7. Soluim Infernum, an indie turn based strategy game, used simultaneous turns as a key mechanic. The way it worked was each turn one person would be elected to be the Leader on a turn by turn basis (I think it just goes round each of the players one at a time). Anyway, so you would choose all your moves, specifying the order that you want them executed. All players send in their orders. Then, starting with the leader and working its way around it would choose each players first order on at a time then their second order and so on. You can check it out here
  8. RTS - Two Resources or One Resource?

    As you pointed out, if all units require both resources and they are both collected in the same way, then I agree with you and the game would play just as well with one. However, one thing I am trying in an RTS I am making is by [trying] to make the resources meaningfully different. For example, all units require both Oil and People. Oil is collected much like a traditional resource, but people accumulate which you can only effect indirectly. Also, these people supply you with the third resource, money. So although you can use them to build troops, you reduce your income in the third resource (which effects things like research). So then you have units that are low population cost and high oil cost: the player must decided which units to build. If you go for high oil, you will have to battle for the oil and the opponent will be able to choke you, but you will be able to keep a high income by not using your population.
  9. Fog of War?

    Obviously fog of war isn't required, the best strategy game ever, Chess, doesn't have it. However, it is a tool that opens up lots of strategic options such as the surprise attack and an intelligence war. Obviously, if you are not interested in these, then yeah, it is just a pain, but there are plenty of games that don't have it, like Dawn of War 2. But if you take something like Civilization, that would loose a lot with out the fog of war because defence would be come too easy.
  10. Need advice on my new idea for a game

    My [very] limited experience tells me that if you don't plan to finish for 4 or 5 years, you will never finish. That is a really long time, do a project that will take, at most 6 months so you can actually get to the end. As for engines, you should try either Unity or Unreal as they give you a lot of power out of the box. Unreal is more top notch graphics, but I found Unity easier to get in to. They are both free.
  11. Game Design Organization?

    Wave is interesting, but only useful if you are designing the game with other people. Word is fine, however, like you, I tend to ramble and then the document isn't very useful as it is too difficult to find out what I need to find out. Something I have found to be useful when planning is Freemind, a mind mapping piece of software. It fits really well in to my work flow. I would then use a document to put paragraphs when ideas need more explanation.
  12. As a word of encouragement, I wrote (gaming) blog for 2 years posting about once a week without getting a single hit or comment except from my friends. However, I now have an advert, I get sent games to review and I know there are some readers who actually read it. It isn't a big reader base, but it means the world to me that some people care enough to take the time to read what I have written. The fact that no one read my blog never bothered me, but if it matters to you, what I found increased my initial hits was reading and commenting on other well read blogs. Make your comments interesting and relevant, not just "great post, check out my blog". If people think you have an interesting opinion they will click on your name and read your blog. The second step therefore is to make sure there is an interesting post when they arrive there.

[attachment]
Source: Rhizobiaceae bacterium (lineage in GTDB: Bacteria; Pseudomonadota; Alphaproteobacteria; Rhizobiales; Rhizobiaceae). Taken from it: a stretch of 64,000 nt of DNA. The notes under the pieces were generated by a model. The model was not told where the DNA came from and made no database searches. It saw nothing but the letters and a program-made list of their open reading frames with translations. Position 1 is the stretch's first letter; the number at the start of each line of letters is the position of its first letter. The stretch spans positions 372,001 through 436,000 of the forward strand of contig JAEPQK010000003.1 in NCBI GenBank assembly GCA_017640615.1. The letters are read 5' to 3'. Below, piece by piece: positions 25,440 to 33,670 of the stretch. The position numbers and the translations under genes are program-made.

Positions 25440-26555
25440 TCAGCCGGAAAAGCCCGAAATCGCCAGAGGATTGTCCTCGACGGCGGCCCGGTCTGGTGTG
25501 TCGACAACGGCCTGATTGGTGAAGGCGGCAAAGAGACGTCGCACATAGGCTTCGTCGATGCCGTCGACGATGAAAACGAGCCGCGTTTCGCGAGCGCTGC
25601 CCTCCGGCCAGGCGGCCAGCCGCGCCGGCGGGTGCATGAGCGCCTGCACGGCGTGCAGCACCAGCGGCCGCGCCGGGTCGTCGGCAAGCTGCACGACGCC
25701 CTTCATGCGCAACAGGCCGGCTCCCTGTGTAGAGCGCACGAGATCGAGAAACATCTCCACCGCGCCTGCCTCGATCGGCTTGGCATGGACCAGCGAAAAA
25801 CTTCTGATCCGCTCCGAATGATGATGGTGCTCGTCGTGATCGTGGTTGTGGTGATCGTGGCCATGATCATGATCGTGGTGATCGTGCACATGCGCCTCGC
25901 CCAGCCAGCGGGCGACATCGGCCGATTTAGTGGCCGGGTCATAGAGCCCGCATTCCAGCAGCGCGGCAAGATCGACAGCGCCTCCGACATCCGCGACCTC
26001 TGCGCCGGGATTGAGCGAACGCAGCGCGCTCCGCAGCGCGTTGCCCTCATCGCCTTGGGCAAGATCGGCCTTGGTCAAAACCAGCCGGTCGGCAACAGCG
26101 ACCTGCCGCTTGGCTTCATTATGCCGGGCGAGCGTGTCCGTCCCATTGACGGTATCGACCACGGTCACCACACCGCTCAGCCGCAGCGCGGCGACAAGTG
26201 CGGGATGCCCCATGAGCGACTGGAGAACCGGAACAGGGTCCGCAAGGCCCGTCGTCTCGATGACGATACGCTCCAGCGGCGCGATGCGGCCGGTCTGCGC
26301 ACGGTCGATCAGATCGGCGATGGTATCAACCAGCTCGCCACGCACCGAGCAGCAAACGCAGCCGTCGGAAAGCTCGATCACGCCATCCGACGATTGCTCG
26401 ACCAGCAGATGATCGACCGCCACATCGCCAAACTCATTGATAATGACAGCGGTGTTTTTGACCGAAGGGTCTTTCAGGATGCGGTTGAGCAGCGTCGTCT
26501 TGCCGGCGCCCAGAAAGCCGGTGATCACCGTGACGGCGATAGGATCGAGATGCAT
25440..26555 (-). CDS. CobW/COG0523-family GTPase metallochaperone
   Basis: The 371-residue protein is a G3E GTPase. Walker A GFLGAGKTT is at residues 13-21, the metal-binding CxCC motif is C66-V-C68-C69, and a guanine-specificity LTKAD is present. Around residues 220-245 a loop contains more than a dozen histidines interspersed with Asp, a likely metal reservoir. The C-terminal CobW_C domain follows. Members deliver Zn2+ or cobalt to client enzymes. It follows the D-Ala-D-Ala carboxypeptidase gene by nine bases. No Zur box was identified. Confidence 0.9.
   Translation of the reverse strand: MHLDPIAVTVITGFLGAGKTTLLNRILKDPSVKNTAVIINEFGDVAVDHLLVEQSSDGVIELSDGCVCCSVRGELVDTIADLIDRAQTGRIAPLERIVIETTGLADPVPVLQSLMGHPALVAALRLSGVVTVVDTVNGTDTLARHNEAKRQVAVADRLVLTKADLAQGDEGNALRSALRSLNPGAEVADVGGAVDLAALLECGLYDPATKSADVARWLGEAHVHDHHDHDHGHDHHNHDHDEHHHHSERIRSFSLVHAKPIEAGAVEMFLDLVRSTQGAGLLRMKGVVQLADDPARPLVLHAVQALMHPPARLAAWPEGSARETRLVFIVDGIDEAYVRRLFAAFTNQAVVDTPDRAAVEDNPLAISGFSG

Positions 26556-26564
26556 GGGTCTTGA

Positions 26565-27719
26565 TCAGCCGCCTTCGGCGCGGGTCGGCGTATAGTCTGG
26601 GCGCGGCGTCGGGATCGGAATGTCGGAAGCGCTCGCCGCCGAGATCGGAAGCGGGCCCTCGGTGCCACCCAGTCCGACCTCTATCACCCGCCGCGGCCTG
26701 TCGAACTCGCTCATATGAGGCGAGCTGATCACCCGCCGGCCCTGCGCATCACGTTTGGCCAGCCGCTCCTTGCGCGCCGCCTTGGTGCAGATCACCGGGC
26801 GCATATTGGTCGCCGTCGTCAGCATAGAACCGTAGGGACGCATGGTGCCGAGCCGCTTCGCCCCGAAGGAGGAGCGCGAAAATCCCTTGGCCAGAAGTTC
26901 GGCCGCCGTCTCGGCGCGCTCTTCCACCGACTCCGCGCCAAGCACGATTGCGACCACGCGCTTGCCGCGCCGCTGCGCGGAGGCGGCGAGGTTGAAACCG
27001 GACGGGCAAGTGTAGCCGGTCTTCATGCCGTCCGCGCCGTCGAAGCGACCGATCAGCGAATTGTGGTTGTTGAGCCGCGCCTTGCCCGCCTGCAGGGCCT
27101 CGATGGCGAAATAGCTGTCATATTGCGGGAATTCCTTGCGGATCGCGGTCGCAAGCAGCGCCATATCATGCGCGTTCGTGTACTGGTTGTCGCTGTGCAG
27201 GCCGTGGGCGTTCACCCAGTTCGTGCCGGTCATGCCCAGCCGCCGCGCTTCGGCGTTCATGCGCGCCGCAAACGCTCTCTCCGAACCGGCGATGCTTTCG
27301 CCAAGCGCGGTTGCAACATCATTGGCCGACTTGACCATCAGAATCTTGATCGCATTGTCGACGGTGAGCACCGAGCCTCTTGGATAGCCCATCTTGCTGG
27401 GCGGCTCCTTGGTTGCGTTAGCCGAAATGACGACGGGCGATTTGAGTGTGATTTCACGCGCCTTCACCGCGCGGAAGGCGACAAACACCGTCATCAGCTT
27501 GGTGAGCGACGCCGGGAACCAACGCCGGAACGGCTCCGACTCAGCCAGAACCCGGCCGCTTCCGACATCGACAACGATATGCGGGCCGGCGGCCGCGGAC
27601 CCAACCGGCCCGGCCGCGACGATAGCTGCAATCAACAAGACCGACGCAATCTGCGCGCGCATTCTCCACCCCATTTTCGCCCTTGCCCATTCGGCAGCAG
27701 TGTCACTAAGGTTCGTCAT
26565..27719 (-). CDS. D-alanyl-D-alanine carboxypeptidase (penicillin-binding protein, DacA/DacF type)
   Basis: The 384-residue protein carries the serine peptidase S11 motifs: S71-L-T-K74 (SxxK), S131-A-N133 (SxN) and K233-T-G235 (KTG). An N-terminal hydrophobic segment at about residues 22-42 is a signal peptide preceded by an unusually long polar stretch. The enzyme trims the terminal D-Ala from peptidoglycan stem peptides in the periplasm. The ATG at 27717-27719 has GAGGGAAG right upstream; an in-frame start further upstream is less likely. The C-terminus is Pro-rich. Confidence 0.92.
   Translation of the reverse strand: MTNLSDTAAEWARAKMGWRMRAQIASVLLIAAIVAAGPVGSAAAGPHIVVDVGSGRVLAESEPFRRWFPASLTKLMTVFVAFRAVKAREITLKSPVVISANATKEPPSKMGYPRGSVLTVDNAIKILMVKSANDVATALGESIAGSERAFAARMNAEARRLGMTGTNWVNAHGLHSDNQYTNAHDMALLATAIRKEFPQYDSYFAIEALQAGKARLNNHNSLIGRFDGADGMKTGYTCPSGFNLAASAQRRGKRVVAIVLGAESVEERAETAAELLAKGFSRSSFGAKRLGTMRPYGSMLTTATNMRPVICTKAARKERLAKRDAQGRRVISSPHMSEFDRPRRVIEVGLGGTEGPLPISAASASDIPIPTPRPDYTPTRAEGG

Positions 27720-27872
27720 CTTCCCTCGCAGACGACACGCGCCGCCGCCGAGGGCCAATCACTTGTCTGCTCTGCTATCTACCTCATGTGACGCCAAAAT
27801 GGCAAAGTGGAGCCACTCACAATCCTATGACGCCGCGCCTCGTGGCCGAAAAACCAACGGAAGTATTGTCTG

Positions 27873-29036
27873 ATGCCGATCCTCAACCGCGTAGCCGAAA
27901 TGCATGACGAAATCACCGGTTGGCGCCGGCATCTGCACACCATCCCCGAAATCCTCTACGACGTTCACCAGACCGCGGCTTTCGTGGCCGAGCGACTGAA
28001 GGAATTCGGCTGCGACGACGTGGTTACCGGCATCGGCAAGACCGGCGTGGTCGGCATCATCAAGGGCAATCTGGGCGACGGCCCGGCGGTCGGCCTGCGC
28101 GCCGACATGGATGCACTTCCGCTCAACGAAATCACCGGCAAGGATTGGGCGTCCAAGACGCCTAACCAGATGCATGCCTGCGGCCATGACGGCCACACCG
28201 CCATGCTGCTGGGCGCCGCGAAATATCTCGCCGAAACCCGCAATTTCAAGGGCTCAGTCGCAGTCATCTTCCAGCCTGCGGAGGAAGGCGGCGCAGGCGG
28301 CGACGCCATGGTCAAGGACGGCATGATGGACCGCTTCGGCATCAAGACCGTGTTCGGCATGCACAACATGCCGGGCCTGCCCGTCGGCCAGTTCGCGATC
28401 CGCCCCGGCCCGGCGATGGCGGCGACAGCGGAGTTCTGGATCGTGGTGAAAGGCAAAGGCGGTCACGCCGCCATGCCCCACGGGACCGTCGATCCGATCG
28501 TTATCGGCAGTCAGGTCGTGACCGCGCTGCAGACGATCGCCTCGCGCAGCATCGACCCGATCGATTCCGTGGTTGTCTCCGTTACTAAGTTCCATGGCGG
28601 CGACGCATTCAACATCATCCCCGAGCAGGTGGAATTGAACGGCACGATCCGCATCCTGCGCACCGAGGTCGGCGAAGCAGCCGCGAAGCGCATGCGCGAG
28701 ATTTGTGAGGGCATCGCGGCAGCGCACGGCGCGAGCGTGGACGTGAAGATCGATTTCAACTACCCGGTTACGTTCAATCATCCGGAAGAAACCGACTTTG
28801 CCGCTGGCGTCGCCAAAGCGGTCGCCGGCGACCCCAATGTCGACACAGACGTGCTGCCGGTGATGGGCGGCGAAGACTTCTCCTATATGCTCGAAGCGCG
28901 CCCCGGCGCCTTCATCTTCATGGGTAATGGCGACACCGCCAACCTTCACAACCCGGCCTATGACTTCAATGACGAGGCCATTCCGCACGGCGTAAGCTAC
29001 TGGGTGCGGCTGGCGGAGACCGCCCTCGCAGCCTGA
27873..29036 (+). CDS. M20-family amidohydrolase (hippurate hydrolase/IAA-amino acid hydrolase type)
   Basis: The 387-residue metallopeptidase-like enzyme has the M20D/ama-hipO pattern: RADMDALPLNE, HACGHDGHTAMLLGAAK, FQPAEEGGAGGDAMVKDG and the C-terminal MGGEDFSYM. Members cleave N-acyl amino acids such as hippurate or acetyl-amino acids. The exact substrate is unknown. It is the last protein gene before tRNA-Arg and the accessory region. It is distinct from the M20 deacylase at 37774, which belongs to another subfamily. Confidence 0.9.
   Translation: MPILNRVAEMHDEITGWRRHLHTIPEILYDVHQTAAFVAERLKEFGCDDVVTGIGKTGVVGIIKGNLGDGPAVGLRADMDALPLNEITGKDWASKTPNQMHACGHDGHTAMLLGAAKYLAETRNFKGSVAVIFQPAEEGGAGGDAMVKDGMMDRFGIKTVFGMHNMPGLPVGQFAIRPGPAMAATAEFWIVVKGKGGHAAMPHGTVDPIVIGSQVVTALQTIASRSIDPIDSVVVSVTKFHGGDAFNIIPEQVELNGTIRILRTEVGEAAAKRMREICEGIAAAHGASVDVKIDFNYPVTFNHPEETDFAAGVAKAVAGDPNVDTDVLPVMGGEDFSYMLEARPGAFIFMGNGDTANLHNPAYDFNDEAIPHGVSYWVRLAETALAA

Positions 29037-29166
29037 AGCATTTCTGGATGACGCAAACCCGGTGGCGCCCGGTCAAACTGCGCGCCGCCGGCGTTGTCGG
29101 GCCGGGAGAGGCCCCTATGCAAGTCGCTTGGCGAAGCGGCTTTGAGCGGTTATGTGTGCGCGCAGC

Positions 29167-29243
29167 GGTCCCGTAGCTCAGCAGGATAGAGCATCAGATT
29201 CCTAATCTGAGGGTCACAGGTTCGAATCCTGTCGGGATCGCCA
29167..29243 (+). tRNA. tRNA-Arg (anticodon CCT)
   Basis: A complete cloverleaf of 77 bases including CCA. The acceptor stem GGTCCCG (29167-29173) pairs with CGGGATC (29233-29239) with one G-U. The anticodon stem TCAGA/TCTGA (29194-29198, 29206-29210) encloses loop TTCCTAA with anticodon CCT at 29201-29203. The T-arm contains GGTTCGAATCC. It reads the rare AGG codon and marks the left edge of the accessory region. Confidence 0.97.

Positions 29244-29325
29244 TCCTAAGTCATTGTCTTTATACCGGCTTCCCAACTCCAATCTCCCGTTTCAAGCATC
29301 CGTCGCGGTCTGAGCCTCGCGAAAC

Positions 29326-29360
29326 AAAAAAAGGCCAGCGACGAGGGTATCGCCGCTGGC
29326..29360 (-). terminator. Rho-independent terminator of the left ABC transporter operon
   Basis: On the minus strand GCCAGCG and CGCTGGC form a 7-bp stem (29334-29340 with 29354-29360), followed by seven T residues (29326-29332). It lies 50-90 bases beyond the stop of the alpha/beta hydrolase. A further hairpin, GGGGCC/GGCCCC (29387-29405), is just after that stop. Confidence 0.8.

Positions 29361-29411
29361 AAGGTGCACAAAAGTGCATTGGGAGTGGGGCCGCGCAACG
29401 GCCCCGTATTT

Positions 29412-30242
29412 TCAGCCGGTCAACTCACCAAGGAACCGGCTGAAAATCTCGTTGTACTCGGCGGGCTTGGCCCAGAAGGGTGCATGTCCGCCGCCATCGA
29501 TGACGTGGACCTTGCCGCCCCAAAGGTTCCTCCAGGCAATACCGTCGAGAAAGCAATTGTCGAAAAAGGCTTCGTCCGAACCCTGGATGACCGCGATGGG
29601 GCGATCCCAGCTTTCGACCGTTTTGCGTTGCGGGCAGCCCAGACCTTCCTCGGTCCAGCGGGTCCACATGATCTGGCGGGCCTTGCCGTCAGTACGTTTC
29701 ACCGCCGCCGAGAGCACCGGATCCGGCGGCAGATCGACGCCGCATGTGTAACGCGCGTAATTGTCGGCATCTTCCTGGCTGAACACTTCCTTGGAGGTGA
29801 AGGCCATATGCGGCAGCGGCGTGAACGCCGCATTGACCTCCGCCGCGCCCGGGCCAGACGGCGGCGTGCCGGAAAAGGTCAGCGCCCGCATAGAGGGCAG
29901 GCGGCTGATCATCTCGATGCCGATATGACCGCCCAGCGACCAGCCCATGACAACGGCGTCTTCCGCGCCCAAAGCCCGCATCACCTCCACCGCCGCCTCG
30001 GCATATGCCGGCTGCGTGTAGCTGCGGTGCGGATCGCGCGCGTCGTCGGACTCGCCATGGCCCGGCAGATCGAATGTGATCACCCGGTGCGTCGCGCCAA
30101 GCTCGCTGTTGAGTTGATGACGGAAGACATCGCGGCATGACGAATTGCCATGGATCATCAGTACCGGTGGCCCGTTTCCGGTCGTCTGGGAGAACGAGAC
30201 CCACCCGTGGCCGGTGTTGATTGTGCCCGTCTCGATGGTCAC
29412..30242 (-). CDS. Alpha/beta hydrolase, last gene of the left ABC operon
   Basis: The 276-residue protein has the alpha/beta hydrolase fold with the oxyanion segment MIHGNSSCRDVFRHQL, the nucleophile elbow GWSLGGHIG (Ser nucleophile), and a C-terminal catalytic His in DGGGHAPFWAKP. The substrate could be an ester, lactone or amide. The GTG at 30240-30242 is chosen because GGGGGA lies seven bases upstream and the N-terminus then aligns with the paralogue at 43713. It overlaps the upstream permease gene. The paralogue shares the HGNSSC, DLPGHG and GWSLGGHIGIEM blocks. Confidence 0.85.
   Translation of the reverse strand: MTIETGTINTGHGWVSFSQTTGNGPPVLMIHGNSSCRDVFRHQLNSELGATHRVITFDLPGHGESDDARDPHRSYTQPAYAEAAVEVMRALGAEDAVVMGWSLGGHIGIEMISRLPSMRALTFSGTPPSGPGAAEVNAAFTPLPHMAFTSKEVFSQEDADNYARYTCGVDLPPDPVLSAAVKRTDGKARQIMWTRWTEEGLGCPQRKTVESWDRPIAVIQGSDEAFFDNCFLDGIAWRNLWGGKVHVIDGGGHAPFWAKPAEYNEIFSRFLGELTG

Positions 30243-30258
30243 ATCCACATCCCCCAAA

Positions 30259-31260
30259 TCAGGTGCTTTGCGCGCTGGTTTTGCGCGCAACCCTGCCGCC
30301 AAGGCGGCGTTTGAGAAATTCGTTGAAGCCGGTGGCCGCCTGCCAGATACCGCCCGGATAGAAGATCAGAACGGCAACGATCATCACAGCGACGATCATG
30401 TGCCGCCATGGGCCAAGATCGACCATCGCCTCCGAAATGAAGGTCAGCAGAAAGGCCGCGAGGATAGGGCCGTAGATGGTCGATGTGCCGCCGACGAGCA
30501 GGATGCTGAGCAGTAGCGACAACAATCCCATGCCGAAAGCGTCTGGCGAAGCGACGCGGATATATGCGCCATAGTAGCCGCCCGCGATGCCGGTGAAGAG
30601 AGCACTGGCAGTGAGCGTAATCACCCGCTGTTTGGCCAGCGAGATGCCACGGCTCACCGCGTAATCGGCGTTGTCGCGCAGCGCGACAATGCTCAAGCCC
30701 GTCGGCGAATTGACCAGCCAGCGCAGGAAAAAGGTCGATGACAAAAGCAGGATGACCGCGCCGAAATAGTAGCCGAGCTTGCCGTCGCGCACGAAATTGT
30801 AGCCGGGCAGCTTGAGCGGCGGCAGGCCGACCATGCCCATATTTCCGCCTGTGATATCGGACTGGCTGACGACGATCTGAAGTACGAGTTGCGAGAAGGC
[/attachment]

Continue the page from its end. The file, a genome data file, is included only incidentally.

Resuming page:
13. Hello, if this should be in the .NET forum I apologise, I wasn't sure. I am using Silverlight with C# to create an application. One of the elements is an output window, TextBox sudoOutputWindow; . Throughout the running of the application, lines are added on to the text box: sudoOutputWindow.Text += "example line /n" Anyhow, what I want to be able to do is get the text box to scroll down once the lines reach the bottom of the box so the user can always see the latest line. I couldn't find any function in the TextBox class, so is there some other way?
  14. I think, as people have already said, you would need to focus on the strategic side of battle. Obviously you would have the small laser guns firing constantly, but if you have a massive turret that as 1min cool down, choosing when to fire and at what could be important. If you could come up with enough strategic decisions throughout a fight, then it could be just as interesting. Maybe having your shields up is a major drain on all your resources so you have to choose when to have it up. (Or even in the context of the larger game, do you focus on protecting key areas with it) I suppose the easy answer is you go in to a smaller fighter ship and control that as per normal except you occasionally have to make decisions for the bigger ship. However, this some what defeats the point...
  15. I really like your idea. For people who don't want the stress of permadeath, they can take the first option. However, the second option can provide an excellent challenge for those who want it. The danger I see comes at two times. Firstly, when you first become vulnerable you will be no (or not much) stronger than other players, but can die. I think for this period there needs to be some kind of defence. Maybe, when you join the ranks of the vulnerable, you get some special equipment for a limited period of time. However, the other problem I see is, as they reach the hero end of the spectrum are they going to become virtually invincible? I suppose what you could do, is have a bounty appear on their head for killing them, which increases as they become more powerful. However, this may be a little unfair...